Brooklyn

Review by Trevor Johnston

Directed by

John Crowley

Starring

Emory Cohen Saoirse Ronan

Anticipation.

Acclaimed novel, solid casting, safe pair of hands behind the camera. Looks decent, if not necessarily thrill-a-minute.

Enjoyment.

Ronan is mesmerising and it’s a story worth telling, but where’s the passion?

In Retrospect.

There’s a basic emotional truth about the material which stays with you.

Saoirse Ronan is in scintillating form in this lavish period drama from director John Crowley.

On screen she’s been a vampire, a dead girl, a trained teenage killer, and possessed by an alien being. So is there anything normal about Saoirse Ronan? Right from the moment we first saw her at age 13 in Atonement as the worryingly precocious younger sister at the big house, she’s always seemed someone set apart, which makes playing an ordinary Irish village girl in this adaptation of Colm Tóibín’s noted novel the sort of challenge which might just set the agenda for the rest of her career.

At first there’s almost something shocking about seeing her character, Eilis, behind the counter in an Enniscorthy grocery store, but such is the moribund nature of life in early 1950s Ireland – all boiled potatoes and Arran knitwear – we know she’s bound for better things. That title is a bit of a giveaway, after all.

The point of the story though – and it’s one worth making – is that while a new start in America brings expanded horizons, the whole journey’s not without a keening sense of loss. Ronan absolutely nails the steely sense of self-preservation which makes Eilis certain she has to go, yet her effortlessly layered performance wraps it inside the unaffected homeyness of a sheltered country girl who’ll desperately miss her mum and sister when she leaves. That undertow of sadness, perhaps even guilt at being selfish enough to make the big move, keeps the rest of the movie emotionally grounded, as Ronan convinces us she’s growing up before our very eyes.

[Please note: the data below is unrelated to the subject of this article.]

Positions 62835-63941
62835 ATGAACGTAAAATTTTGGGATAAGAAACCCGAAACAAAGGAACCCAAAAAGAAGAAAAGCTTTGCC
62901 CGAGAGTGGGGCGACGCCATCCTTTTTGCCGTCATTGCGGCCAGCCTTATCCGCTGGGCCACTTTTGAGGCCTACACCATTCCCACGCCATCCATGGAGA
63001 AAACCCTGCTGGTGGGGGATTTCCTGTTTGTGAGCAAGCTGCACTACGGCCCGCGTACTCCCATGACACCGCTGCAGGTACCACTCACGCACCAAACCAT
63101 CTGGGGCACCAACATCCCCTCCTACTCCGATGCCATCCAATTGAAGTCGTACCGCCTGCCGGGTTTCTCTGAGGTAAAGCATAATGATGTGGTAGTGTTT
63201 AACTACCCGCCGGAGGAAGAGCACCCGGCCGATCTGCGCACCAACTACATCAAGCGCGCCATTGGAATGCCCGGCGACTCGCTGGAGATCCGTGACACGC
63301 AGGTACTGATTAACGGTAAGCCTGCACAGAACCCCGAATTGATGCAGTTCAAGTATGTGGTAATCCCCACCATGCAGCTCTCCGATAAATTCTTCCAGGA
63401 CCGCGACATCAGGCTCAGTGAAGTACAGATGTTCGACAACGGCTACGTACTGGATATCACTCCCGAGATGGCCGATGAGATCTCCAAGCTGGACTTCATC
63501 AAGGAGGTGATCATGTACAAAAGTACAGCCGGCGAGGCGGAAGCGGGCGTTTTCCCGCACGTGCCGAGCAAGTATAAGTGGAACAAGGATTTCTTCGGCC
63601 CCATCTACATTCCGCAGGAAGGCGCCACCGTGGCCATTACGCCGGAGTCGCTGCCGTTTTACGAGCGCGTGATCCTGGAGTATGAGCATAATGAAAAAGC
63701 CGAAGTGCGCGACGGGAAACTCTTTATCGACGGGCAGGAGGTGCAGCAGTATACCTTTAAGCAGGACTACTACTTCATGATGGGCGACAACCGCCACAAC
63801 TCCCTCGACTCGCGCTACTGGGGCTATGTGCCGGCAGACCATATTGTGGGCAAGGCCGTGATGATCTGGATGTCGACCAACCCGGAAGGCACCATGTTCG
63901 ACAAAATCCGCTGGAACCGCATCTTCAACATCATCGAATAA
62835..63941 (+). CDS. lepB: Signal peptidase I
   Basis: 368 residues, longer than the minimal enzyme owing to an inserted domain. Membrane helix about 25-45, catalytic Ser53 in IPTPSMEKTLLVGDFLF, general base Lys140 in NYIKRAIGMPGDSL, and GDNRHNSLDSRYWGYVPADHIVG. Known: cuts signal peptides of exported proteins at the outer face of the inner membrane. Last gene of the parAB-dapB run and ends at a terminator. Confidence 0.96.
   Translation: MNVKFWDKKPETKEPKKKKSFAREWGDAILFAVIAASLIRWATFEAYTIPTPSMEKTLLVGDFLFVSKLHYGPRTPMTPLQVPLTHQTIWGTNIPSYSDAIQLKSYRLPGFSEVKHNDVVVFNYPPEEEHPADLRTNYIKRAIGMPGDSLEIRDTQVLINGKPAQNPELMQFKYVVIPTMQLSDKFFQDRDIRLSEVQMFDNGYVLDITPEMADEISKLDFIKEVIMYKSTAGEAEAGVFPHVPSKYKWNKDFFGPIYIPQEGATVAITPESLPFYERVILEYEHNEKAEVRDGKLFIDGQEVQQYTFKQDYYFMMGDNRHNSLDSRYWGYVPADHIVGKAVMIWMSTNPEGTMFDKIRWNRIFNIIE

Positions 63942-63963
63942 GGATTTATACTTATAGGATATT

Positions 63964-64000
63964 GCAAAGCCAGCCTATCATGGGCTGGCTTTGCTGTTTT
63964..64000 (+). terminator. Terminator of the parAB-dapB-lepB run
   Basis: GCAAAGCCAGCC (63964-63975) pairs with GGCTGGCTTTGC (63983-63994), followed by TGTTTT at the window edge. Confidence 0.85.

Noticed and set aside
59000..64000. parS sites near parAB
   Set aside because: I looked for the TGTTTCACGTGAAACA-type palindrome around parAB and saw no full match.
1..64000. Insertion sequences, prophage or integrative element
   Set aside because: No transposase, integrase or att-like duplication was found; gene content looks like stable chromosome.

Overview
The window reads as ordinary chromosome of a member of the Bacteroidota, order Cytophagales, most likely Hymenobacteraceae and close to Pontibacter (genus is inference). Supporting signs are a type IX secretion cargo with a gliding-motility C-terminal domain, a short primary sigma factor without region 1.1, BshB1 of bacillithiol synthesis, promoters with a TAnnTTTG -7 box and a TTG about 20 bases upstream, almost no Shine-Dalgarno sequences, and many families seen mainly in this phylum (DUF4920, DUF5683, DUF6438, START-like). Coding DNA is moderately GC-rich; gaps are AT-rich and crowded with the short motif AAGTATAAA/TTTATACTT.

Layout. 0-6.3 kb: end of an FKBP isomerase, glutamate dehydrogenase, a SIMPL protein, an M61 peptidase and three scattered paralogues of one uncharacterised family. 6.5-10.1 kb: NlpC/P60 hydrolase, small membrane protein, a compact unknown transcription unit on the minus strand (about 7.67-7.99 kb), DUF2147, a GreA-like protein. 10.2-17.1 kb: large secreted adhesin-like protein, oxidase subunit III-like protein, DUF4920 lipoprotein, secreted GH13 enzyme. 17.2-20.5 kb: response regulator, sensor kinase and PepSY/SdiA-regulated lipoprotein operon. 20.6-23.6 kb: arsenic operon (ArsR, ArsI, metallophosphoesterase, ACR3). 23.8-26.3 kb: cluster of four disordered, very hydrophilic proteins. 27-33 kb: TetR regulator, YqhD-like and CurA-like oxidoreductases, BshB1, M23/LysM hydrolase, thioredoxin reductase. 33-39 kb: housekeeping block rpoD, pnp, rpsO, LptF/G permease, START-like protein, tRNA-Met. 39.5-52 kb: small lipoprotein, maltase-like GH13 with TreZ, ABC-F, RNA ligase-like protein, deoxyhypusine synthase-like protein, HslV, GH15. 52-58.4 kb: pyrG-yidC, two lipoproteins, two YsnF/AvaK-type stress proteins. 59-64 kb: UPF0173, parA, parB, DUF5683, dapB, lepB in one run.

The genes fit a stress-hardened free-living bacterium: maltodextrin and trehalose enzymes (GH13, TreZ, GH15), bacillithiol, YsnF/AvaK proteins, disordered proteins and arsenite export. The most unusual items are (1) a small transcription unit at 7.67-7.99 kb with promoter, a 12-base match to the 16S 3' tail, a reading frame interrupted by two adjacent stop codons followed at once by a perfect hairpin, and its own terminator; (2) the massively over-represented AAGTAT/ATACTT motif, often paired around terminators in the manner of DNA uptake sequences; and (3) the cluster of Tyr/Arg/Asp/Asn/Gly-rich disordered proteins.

Read an exclusive interview with Saoirse Ronan in LWLies Weekly

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With her new life circumscribed by a kindly priest and mother-hen landlady – Jim Broadbent and Julie Walters respectively providing awards-season pedigree – Brooklyn itself turns out to be something of an Irish colony, but night-classes and the romantic attentions of Emory Cohen’s hard-working Italian-American plumber, spark an appreciably developing self-confidence.

Indeed, when challenging circumstances land Eilis on the boat back to the old country, she returns to her small town a changed woman, walking the streets with a newly defined sense of self-worth which captures the attention of blazer-wearing Domhnall Gleeson, the sort of catch who’d once have been way out of her pay grade. It’s heartening to see, and if the film’s astute enough to ensure that both suitors are nice enough in their own way, Ronan’s so much smarter than the men in her life, and there’s no grand passion here.

You could read that as a statement about the historic limitations on women’s ability to shape their own lives, yet Michael Brook’s insistent score ill-advisedly keeps trying to fan flames of feeling which just aren’t present. Meanwhile, director John Crowley, a canny observer of fine performances, brings little formal thrust when Ronan’s not on screen, and does seem to be struggling to convey period authenticity on an over-stretched budget. We’re never really transported to early ’50s Brooklyn, but Ronan’s ever-fascinating gaze takes us emotionally where the story needs to go. She is though, pretty much the whole show.

Brooklyn is out on Blu-ray and DVD now courtesy of Lionsgate Home Entertainment.

Published 4 Nov 2015

Anticipation.

Acclaimed novel, solid casting, safe pair of hands behind the camera. Looks decent, if not necessarily thrill-a-minute.

Enjoyment.

Ronan is mesmerising and it’s a story worth telling, but where’s the passion?

In Retrospect.

There’s a basic emotional truth about the material which stays with you.

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